Animal Welfare Alumna Helping to Set Standards for Whole Foods Market
Frances Flower never dreamed a career in animal welfare would one day lead her to Texas and a job in a natural foods supermarket. But shortly after completing her PhD in our Animal Welfare program in 2006, the British-born Flower was recruited by Whole Foods Market. She moved to Austin, where the grocery chain’s head office is located, and has spent the past nine years running their animal welfare program.
It all started with a love for animals.
“I loved studying animal behaviour, why animals do what they do,” Flower said. While working on a Masters in Applied Animal Behaviour and Animal Welfare at the University of Edinburgh in the 1990s, she came across an ad for a research project led by UBC Animal Welfare Professor Dan Weary. Flower jumped on the opportunity to be part of the project, which was conducted at the UBC Dairy Education and Research Centre, a decision that led her to pursue her PhD in our Animal Welfare program.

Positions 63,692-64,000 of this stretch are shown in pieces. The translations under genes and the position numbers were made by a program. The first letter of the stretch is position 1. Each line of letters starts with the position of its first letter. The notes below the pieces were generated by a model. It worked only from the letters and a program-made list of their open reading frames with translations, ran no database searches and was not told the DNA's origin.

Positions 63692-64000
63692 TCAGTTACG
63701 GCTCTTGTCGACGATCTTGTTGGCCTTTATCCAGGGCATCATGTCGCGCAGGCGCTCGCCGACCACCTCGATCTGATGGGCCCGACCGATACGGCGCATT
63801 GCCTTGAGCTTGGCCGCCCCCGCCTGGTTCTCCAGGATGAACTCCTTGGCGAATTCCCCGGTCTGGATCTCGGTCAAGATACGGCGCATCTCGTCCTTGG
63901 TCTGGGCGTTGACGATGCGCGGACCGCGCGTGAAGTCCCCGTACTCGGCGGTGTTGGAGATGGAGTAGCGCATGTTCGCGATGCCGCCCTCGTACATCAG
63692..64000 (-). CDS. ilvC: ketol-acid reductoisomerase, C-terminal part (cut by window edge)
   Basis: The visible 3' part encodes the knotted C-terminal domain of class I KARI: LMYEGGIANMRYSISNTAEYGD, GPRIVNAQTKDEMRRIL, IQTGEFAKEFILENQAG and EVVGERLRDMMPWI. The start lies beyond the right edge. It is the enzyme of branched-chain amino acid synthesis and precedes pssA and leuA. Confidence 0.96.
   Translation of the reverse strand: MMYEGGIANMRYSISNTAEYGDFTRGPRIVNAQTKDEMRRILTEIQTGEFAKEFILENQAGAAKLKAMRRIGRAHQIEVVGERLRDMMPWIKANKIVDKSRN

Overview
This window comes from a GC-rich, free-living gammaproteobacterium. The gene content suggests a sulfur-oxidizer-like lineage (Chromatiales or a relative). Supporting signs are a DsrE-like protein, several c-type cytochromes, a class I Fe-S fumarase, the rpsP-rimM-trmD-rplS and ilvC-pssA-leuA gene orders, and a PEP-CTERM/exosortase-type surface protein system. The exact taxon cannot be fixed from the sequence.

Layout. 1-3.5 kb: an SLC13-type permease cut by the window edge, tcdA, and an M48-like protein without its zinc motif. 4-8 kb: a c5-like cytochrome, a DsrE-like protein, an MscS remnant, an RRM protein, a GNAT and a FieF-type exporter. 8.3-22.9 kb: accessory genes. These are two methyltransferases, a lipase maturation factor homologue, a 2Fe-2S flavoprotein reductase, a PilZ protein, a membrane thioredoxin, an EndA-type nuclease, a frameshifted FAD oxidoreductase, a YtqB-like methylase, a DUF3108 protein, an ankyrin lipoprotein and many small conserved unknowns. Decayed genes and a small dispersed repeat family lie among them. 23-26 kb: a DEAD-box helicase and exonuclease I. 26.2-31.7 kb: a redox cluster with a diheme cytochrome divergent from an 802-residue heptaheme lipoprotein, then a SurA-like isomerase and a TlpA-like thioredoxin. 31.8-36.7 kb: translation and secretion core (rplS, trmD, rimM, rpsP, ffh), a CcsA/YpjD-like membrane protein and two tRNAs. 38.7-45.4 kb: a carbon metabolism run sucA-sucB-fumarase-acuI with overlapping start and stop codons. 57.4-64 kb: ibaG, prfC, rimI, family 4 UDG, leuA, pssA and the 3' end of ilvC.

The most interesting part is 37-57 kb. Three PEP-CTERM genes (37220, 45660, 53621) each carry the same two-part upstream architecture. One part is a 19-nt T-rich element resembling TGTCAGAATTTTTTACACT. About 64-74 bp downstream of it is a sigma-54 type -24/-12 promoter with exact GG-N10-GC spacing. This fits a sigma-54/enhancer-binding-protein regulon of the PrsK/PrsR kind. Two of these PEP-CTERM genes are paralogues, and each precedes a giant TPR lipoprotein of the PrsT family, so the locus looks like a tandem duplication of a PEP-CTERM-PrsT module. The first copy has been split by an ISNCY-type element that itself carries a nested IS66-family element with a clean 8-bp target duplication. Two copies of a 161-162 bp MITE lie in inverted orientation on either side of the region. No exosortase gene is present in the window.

“The UBC Animal Welfare program was a great experience,” she said. “The researchers are very well respected in the animal welfare world and we were exposed to a whole spectrum of animal welfare issues.”
Flower’s experience working with dairy cows at the UBC Dairy Education and Research Centre prepared her well for her current role at Whole Foods; as a Livestock Associate, she works with 2,700 farms and ranches across North America to ensure that producers meet the company’s strict animal welfare standards. That standard requires that all the farms and ranches that supply the grocery chain with pig, chicken and beef must be third-party inspected and certified to Global Animal Partnership’s (GAP) 5-Step Animal Welfare Rating Program. The 5-step program rates how pigs, chickens, turkeys, and cattle are raised for meat.
“Consumers want to know how animals are raised,” she said, adding that the rating system has impacted the welfare of 290 million farm animals in the U.S. and Canada. “We’re dedicated to helping our customers make informed choices about the food they eat.”